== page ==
Arts & Culture
Empty floors in Dickey-Wood
Taste of Portland
Spending on Syria Quick Hits
Featured photo 12
the free press University of Southern Maine Student Newspaper
Vol. 45, Issue No. 2 Sept. 9, 2013
Fall enrollment drops four to six percent Enrollment: University of Southern Maine 11,000
News Assistant 9,665
4% - 6%
9,009 - 8,821 9,654 9,000
8,000 FALL 2008
USM’s admissions office projects that enrollment for the fall 2013 semester will drop four to six percent from last fall, a decrease of between 375 and 563 students.
University explores new frontiers in recruitment
FALL FALL 2012 2013 Sokvonny Chhouk / Design Director
This decrease comes in the aftermath of an announcement by the U.S. Census Bureau that 2012 saw a huge drop in national college admissions, with half a million fewer
students enrolling in college than the year before – a break in a five year streak of increasing nationwide enrollment. However, during this time, USM has not followed
national trends, with admission dropping gradually between 2008 and 2011. The final numbers will not be calculated until the middle of October, but the projections are based on enrollment patterns in previous years, as applied by a projection tool which, according to Chief Student Success Officer Susan Campbell, is still in development. Campbell said that USM’s range of target demographics might make USM’s enrollment totals fluctuate for longer than most schools. “Adult students with families,” she said, “might take longer to enroll, and to show up in the figure.” According to Campbell, there are a number of campuses in the UMS that are experiencing a decline in enrollment. However, she said, the
University of Maine at Orono has gained a number of out of state students. Campbell said she thinks that was intentional. “From what I understand, that was a concentrated enrollment strategy.” USM’s own strategy, Campbell said, also involved looking for students out of state, mostly in the surrounding New England states. Though, this strategy is not without its complications, Campbell admitted. Massachusetts, she said, has invested a significant amount of money in financial aid programs designed to keep Massachusetts high school graduates in the state, making out of state public schools a less attractive option to those students. Bob Caswell, executive director of public affairs, outlined USM’s approach to boosting declining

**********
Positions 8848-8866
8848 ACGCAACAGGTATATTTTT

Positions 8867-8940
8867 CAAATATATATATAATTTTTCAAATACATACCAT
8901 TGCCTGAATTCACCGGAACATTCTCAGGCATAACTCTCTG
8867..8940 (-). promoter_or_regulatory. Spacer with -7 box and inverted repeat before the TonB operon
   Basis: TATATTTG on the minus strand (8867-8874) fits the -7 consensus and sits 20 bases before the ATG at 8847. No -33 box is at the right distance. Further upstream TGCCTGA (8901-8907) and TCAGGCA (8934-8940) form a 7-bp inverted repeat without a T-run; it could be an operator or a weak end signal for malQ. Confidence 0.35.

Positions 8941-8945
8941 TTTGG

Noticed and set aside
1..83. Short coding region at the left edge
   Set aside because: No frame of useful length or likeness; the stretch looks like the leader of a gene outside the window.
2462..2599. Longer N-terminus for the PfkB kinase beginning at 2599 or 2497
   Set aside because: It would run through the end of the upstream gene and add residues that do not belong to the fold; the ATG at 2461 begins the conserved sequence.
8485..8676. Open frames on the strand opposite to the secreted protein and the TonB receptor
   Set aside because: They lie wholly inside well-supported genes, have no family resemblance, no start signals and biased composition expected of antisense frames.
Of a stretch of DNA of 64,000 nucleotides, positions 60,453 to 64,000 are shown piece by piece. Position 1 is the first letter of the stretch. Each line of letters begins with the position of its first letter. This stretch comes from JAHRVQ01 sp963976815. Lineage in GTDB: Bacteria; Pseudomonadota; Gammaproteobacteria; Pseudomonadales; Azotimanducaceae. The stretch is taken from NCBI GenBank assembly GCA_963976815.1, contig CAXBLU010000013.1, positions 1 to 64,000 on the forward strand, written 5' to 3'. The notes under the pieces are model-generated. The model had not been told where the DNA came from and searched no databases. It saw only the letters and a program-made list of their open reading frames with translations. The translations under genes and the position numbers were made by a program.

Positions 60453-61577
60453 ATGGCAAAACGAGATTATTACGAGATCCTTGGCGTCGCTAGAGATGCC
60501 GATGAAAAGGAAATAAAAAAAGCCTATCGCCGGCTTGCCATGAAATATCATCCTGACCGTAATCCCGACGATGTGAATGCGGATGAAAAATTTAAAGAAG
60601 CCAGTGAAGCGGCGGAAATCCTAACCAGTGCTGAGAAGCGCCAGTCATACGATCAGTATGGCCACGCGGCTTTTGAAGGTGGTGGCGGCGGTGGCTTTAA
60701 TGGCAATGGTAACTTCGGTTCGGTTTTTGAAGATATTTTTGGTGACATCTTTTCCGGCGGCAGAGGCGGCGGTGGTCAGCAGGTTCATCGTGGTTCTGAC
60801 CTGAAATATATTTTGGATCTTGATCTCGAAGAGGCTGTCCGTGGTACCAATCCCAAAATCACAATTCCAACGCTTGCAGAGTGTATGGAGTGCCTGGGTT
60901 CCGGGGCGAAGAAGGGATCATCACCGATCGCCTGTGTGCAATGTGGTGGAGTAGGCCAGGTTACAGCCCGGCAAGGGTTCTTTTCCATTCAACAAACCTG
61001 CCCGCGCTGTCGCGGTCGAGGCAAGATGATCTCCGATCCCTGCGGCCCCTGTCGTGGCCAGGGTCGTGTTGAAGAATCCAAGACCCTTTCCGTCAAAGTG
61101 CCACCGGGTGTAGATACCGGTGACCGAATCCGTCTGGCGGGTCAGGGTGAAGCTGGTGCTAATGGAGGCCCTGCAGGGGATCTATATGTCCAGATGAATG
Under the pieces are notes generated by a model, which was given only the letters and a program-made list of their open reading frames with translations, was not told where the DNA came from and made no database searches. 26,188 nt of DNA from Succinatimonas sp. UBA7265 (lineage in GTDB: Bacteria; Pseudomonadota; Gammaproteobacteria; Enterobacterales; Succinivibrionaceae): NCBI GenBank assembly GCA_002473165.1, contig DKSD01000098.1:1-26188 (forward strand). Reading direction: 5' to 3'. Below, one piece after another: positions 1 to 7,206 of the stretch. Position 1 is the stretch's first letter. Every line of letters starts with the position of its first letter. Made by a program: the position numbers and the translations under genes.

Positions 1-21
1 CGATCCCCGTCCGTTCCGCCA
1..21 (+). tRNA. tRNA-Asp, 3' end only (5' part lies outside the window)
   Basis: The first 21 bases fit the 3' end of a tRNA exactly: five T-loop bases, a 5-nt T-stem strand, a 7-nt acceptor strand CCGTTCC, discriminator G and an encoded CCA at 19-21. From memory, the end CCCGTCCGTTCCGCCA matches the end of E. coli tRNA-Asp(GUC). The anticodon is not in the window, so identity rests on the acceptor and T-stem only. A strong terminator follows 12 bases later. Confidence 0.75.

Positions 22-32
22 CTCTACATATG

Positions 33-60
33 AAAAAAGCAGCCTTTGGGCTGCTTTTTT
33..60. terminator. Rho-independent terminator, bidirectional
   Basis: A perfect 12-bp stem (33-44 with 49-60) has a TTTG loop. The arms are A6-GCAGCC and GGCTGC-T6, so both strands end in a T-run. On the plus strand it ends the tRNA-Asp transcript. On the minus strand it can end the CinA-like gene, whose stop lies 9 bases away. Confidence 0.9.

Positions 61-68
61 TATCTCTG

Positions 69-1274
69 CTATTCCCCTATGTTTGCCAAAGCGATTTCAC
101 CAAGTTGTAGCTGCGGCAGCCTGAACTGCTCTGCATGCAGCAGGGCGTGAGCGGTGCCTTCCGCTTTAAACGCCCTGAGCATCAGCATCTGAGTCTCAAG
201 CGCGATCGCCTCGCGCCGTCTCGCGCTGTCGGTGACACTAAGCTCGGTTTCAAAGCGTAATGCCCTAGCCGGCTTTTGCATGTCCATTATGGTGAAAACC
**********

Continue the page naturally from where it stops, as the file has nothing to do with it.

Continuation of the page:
See FALL on page 2
Tensions over cuts linger into new semester Faculty and administration clash on university’s direction going forward Kirsten Sylvain Editor-in-Chief
After the university cut over $5 million last year, the administration and many faculty members still do not see eye to eye on the direction the university is headed. Last spring, Chief Financial Officer Dick Campbell projected that the university would be forced to make over $12 million in cuts over the next four years. During 2013-2014 school year, $3.1 million in cuts and reallocations came from wages, salaries and benefits, and the remaining $1.1 million came from savings on utilities, travel, supplies and other non-personnel areas. President Kalikow identified 22 positions that were to be eliminated from faculty and staff in April. Another round of position eliminations in May and June followed, leaving the USM in the black at the end of the fiscal year on June 30. In total, nine university staff were eliminated, and in August,
the president also announced the elimination of three bookstore staff. Among the cuts were decreases, and complete eliminations, of faculty research, travel and sabbatical funding, a point of contention between faculty and the administration. Since the cuts began last semester, faculty seem, as much as staff, to feel uncertain and threatened. In a faculty senate meeting last March, the tension between faculty and the administration over the cuts became clearer. At the meeting, faculty questioned the administration’s justification for the cuts and seemed dissatisfied for the most part with the explanations they received. Despite Kalikow’s assurance that the situation is not as bleak as many believe it to be, many USM community members, from faculty and staff to students, are still ambivalent about the future of the university. “It’s gotten to the point now where USM feels like it’s a sort of runaway train with parts flying out here and there with very little rhyme or rea-